Dr. Balazs Makai of Harlingen Medical Center Thankful for Valley Residents Who Look Out for Others
Mega Doctor News –
Harlingen – It’s never good to be involved in a major accident on the Expressway. But if it has to happen, it doesn’t hurt that you’re close to a hospital.
Recently a car flipped over after hitting a concrete barrier on Expressway 77, and slid upside down for several hundred feet before coming to a stop in the grass off of the right shoulder of the Expressway – just before the exit for Harlingen Medical Center. An anesthesiologist, Dr. Balazs Makai, happened to be on his way into the hospital and stopped to render aid to a young Valley woman who was injured and bleeding from a laceration to her head, inside the vehicle.
Dr. Makai – along with other concerned motorists who stopped to help the young woman – was able to care for the young driver until Harlingen Emergency Medical Services arrived. Dr. Makai said despite the severity of the accident, the young woman was able to get out of her vehicle and started to walk around. He advised her to sit down, away from traffic.
“When something traumatic like this happens, people can become confused – and walk right into traffic, creating continuous danger for themselves and others,” he continued.
A woman who also stopped to help was able to comfort the accident victim by staying close to her until EMS arrived — even though this “Good Samaritan’s” clothes become bloodied from the accident victim.
“The fact that that woman and her husband also stopped to help was wonderful, and very comforting to the victim,” Dr. Makai said. “People here in the Valley are very compassionate, compared to what I’ve seen in big cities. These types of accidents can happen in a spur of a moment – and any of us could be in that situation – where our life would be dependent on our fellow residents, and hopefully including a healthcare provider who may stop to help.”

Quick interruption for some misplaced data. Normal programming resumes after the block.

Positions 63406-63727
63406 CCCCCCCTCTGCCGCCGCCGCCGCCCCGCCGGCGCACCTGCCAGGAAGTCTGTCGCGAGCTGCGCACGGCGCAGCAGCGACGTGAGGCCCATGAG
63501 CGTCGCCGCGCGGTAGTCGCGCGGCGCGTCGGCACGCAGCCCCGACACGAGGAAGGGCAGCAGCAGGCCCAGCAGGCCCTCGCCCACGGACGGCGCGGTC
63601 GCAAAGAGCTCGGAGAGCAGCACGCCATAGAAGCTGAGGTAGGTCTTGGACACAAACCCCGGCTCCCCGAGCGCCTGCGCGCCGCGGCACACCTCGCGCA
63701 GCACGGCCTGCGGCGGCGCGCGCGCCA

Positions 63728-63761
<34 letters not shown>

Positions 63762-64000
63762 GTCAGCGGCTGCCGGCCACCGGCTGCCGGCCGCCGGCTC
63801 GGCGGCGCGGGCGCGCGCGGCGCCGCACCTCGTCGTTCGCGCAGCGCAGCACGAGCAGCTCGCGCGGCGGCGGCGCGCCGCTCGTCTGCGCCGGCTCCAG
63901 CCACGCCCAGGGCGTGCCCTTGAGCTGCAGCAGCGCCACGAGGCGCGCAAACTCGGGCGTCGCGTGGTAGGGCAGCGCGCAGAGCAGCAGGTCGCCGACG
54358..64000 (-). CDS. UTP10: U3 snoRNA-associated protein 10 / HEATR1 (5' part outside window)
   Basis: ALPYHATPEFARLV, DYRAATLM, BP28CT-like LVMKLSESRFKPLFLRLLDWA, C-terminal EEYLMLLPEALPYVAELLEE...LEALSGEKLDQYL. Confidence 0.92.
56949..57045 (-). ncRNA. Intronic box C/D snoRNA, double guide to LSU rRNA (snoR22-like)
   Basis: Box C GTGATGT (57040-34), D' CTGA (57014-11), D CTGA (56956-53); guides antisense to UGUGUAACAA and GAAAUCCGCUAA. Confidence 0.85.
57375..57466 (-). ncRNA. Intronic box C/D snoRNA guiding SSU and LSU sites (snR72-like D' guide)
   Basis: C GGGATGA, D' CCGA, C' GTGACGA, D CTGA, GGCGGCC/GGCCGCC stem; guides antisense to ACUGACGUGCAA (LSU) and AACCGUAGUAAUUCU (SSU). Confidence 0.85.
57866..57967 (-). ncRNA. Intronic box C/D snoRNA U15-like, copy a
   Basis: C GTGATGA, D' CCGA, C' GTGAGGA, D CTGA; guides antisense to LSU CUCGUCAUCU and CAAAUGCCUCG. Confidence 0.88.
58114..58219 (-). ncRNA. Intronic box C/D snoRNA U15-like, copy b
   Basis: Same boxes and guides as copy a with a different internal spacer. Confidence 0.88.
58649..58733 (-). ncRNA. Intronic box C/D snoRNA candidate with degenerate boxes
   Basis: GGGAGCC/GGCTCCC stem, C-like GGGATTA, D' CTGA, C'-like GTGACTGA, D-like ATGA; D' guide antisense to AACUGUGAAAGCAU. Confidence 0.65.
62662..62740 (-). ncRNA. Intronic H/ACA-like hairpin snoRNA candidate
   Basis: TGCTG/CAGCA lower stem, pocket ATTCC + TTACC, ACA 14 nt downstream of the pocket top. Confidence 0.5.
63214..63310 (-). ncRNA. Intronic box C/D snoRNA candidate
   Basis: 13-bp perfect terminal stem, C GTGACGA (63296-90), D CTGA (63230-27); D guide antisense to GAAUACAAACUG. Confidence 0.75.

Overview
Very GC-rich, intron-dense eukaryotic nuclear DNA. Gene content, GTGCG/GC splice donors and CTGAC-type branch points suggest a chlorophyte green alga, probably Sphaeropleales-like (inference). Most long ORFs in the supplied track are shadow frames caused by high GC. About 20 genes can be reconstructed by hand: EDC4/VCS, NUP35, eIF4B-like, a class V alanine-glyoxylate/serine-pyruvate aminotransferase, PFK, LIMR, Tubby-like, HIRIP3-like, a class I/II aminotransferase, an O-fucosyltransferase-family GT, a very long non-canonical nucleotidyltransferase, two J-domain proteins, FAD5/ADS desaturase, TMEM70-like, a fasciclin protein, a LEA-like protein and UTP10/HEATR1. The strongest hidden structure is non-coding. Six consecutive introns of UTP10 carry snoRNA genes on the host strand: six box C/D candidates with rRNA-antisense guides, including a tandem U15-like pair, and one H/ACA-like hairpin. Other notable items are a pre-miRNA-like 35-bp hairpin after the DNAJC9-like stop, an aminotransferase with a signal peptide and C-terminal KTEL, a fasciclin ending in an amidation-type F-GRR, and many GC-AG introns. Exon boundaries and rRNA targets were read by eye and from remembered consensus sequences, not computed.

At an accident scene, any doctor, nurse or other healthcare professional may suddenly find themselves thrust into a leadership role, coordinating care of the patient until further help arrives, he noted. As a physician who assists in many surgery cases at Harlingen Medical, Dr. Makai is accustomed to the sight of traumatic injuries and bleeding.
“As healthcare professionals, we usually don’t panic; we think of what needs to be done next to help the patient,” he said. “That morning I walked into work with my scrubs already bloody. You never stop being a nurse or a doctor – you never stop being a healthcare provider, even after you leave the hospital and step out the door,” he added.
Dr. Makai said it was amazing that the woman survived the accident, after her vehicle struck the concrete wall separating the north and southbound lanes at around 65 miles per hour. The roof of her car was pushed down inside the car, and Dr. Makai believes the woman’s small stature – and the fact that her seatbelt kept her from flying out of the vehicle — is what helped her to survive.
“This could have been much worse,” he said. “Fortunately I did not have to open her airway, and I did not have to stop severe bleeding. I didn’t have to do that much, but this does point out the importance of enhanced trauma services in the Valley, with traffic getting worse, and more accidents happening along the Expressway.” MDN